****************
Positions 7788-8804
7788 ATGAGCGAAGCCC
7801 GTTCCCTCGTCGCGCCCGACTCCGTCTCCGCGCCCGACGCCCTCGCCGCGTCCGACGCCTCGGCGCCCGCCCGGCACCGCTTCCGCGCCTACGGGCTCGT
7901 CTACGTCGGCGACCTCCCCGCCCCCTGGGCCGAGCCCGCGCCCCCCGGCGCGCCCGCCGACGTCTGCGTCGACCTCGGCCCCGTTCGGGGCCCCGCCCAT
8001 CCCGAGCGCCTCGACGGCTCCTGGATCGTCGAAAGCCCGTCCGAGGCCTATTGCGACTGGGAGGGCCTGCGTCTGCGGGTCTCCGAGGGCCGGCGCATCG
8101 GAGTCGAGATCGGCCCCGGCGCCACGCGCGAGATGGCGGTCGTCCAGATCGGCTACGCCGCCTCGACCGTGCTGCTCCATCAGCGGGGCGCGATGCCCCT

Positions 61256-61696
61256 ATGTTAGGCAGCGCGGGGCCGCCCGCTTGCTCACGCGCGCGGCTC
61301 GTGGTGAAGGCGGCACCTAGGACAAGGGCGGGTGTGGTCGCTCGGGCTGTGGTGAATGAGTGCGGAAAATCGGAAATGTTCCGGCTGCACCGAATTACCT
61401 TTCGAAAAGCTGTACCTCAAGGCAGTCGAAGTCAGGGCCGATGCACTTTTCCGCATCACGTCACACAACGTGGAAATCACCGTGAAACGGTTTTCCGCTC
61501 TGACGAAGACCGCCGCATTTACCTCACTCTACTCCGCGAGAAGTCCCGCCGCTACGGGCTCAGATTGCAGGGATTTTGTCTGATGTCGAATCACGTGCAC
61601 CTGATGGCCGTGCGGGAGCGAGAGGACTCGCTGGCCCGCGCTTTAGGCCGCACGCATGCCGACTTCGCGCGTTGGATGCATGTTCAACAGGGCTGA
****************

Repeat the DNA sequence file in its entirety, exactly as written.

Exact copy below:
Positions 7788-8804
7788 ATGAGCGAAGCCC
7801 GTTCCCTCGTCGCGCCCGACTCCGTCTCCGCGCCCGACGCCCTCGCCGCGTCCGACGCCTCGGCGCCCGCCCGGCACCGCTTCCGCGCCTACGGGCTCGT
7901 CTACGTCGGCGACCTCCCCGCCCCCTGGGCCGAGCCCGCGCCCCCCGGCGCGCCCGCCGACGTCTGCGTCGACCTCGGCCCCGTTCGGGGCCCCGCCCAT
8001 CCCGAGCGCCTCGACGGCTCCTGGATCGTCGAAAGCCCGTCCGAGGCCTATTGCGACTGGGAGGGCCTGCGTCTGCGGGTCTCCGAGGGCCGGCGCATCG
8101 GAGTCGAGATCGGCCCCGGCGCCACGCGCGAGATGGCGGTCGTCCAGATCGGCTACGCCGCCTCGACCGTGCTGCTCCATCAGCGGGGCGCGATGCCCCT

Positions 61256-61696
61256 ATGTTAGGCAGCGCGGGGCCGCCCGCTTGCTCACGCGCGCGGCTC
61301 GTGGTGAAGGCGGCACCTAGGACAAGGGCGGGTGTGGTCGCTCGGGCTGTGGTGAATGAGTGCGGAAAATCGGAAATGTTCCGGCTGCACCGAATTACCT
61401 TTCGAAAAGCTGTACCTCAAGGCAGTCGAAGTCAGGGCCGATGCACTTTTCCGCATCACGTCACACAACGTGGAAATCACCGTGAAACGGTTTTCCGCTC
61501 TGACGAAGACCGCCGCATTTACCTCACTCTACTCCGCGAGAAGTCCCGCCGCTACGGGCTCAGATTGCAGGGATTTTGTCTGATGTCGAATCACGTGCAC
61601 CTGATGGCCGTGCGGGAGCGAGAGGACTCGCTGGCCCGCGCTTTAGGCCGCACGCATGCCGACTTCGCGCGTTGGATGCATGTTCAACAGGGCTGA